You’re aware many of your beliefs were imposed on you—and you’re working on this (yes?). See if you’ve ever had a subconscious belief similar to one I was surprised to recently discover.
A cold wind interrupted our early, warmer spring weather. I woke and felt chilled air from my partially opened window and smiled at the warm comfort of my bed. I felt deep appreciation for the comfort and the moment—and that delicious feeling was immediately followed by guilt on behalf of those who may not have a warm bed in their own space. Where did that come from, I asked myself?
I flashed back to when I was six or seven years old, dawdling over a lunch I didn’t particularly like. I heard my grandmother say what was likely said to her, “Eat! There are starving people in (whatever country) who would be grateful to have that food.”
I considered several substrata layers of that surface thought:
You have to “eat” (accept) even what you don’t feel is appropriate for you or desirable. (This can tilt into settling for less in any area of your life or permitting forms of abuse.)
Whatever you feel is inappropriate or undesirable for you, you have no right to your feelings (dissatisfaction is inappropriate) or to want something better for yourself (who do you think you are), because others have less and would be grateful to have what you have or have been given.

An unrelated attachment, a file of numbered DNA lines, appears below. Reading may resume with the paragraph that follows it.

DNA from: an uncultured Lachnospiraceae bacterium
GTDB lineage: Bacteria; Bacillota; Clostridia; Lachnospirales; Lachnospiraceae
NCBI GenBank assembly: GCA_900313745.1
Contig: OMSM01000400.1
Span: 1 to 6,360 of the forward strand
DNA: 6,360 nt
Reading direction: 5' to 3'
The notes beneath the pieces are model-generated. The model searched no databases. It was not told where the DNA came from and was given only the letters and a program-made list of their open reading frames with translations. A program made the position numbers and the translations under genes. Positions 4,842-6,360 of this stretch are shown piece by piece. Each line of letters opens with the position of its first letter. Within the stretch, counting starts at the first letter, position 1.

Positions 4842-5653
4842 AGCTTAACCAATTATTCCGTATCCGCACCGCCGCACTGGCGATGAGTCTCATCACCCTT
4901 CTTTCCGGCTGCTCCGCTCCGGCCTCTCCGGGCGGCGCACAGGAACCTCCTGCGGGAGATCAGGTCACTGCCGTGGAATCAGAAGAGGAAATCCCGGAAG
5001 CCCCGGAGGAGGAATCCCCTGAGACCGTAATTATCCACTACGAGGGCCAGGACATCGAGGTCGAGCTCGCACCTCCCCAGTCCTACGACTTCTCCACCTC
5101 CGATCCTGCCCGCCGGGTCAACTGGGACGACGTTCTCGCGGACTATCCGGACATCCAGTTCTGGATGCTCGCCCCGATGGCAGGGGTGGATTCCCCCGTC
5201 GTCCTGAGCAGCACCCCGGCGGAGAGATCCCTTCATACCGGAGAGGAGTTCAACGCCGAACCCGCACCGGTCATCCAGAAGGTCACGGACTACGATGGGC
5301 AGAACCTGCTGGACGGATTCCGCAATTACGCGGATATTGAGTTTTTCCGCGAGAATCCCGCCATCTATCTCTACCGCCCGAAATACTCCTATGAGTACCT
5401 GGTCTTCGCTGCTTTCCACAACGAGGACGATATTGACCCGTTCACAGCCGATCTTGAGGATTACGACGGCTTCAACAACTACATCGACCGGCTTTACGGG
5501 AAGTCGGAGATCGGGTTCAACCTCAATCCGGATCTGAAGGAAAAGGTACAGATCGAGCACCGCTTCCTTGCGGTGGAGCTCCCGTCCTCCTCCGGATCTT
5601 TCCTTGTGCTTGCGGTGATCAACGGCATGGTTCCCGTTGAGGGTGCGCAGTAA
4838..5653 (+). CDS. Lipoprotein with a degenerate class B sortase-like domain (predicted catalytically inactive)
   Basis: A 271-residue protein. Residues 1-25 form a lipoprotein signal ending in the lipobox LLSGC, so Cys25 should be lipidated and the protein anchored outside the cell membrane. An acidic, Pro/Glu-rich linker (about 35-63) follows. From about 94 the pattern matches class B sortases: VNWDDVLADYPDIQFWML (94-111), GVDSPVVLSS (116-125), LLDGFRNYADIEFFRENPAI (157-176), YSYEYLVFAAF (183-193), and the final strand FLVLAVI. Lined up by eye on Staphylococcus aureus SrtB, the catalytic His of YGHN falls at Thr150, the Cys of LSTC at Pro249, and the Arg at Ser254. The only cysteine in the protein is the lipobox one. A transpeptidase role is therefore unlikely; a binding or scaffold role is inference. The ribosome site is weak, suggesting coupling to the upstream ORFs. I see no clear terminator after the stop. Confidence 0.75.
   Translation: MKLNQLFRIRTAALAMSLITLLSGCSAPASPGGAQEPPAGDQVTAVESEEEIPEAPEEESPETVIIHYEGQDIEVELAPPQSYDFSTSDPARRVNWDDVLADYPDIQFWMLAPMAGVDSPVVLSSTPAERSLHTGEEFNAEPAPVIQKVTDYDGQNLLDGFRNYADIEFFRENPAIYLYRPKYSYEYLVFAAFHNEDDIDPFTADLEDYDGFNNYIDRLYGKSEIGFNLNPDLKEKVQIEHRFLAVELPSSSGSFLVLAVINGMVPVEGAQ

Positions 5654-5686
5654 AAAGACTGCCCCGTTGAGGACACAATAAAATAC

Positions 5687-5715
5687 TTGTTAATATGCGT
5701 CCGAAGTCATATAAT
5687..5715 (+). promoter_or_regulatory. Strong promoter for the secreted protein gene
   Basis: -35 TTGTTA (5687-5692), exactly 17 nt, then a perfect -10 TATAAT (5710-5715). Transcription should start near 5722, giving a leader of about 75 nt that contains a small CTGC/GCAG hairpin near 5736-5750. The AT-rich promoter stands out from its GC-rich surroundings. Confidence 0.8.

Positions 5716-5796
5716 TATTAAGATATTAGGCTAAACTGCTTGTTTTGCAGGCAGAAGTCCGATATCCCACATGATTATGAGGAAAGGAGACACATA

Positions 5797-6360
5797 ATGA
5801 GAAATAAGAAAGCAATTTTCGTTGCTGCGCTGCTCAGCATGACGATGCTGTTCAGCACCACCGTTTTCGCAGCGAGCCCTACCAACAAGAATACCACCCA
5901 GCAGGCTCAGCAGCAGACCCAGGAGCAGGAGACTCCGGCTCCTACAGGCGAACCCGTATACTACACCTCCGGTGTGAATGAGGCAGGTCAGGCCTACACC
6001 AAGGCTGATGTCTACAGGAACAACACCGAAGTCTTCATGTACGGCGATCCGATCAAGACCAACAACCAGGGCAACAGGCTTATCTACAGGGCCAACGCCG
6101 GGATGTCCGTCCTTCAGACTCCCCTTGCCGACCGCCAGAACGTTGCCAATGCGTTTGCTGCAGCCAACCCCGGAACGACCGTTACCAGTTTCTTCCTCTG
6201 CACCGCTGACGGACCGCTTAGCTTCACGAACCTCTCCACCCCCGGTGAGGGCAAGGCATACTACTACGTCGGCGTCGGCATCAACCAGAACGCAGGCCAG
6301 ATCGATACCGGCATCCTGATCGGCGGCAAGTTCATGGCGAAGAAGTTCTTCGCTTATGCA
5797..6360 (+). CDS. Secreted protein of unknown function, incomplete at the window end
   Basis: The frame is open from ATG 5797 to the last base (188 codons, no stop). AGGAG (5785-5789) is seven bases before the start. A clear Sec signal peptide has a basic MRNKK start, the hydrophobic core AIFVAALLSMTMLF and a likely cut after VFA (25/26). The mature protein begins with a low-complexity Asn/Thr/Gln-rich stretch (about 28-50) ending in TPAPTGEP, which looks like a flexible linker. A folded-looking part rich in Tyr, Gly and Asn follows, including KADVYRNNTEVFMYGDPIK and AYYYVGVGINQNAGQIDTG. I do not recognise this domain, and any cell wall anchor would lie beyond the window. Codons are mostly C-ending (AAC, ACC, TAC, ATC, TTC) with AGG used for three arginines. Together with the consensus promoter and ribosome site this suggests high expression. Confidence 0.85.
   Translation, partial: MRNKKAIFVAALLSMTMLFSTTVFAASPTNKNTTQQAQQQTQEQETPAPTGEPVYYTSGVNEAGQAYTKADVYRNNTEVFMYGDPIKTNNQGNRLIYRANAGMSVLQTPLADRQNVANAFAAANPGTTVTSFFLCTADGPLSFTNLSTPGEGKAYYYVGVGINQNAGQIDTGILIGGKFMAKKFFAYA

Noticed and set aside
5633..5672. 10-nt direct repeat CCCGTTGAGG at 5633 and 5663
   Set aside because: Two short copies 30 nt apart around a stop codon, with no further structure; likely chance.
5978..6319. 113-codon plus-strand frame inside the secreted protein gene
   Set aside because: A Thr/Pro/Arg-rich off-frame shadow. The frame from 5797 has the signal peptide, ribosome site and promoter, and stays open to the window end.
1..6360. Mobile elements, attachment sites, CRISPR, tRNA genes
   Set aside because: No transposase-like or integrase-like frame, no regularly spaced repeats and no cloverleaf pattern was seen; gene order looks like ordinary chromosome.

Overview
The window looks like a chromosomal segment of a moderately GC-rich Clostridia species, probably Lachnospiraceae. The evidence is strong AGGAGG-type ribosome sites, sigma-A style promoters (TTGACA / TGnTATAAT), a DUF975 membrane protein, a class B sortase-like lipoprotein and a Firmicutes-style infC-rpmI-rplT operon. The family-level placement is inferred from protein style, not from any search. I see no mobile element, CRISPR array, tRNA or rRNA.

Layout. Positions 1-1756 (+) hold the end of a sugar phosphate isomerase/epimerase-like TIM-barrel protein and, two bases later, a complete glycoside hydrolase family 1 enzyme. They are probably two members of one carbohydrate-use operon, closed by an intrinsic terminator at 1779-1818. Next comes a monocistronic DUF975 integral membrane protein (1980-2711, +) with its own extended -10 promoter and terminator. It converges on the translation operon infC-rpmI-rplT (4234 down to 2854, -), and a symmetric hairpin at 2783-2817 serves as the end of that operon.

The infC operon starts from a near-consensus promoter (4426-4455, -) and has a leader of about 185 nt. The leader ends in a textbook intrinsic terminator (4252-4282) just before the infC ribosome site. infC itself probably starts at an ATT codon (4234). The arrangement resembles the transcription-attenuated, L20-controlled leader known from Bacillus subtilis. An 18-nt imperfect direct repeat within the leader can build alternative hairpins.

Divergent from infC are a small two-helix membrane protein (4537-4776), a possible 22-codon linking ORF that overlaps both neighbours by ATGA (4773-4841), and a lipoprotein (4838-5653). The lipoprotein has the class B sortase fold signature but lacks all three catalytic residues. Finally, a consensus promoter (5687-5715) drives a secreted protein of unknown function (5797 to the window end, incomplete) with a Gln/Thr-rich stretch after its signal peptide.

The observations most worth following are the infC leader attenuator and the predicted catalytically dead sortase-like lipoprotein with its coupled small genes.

You should feel grateful for whatever you have AND guilty because if you have anything, remember there are others who don’t have even that much. Somehow, what you have (been given, earned, acquired) directly connects to what others don’t (or don’t go after). And somewhere inside that thought is a responsibility for their situation that you should absorb—and feel bad about.
This reminds me of something Wayne Dyer said, and I’m paraphrasing: You can never be hungry enough to feed all the people who have no food. I assure you I was stunned to realize any guilt about having a modest comfort was roiling around in my psyche.
A statement intended to make sure a child received nourishment locked in way more than it was meant to. It locked in guilt as a stronger emotion than appreciation, which wears many “masks.” It locked in a holistic, circular relationship with beliefs about lack. What kind of vibrational matching or order fulfillment will that create? Not the desired one, that’s for sure. What opportunities for self-sabotage exist through that belief?
Reread the paraphrased Dyer statement. How many of your desired outcomes have subconscious guilt statements attached to them? Have you ever experienced a similar fleeting thought (or another) and ignored it? I’m almost willing to bet you’ve had them and brushed them away like an annoying insect. Next time this happens, pay attention. If not then, as soon as you have or can create a quiet moment to look at it and assess its implications in your life.
We learn beliefs, and we can unlearn them. We can decide to keep or not any belief imposed on and absorbed by us, no matter the source. If any belief withholds a fulfilling life from us, we have a responsibility to give it real thought and reassessment.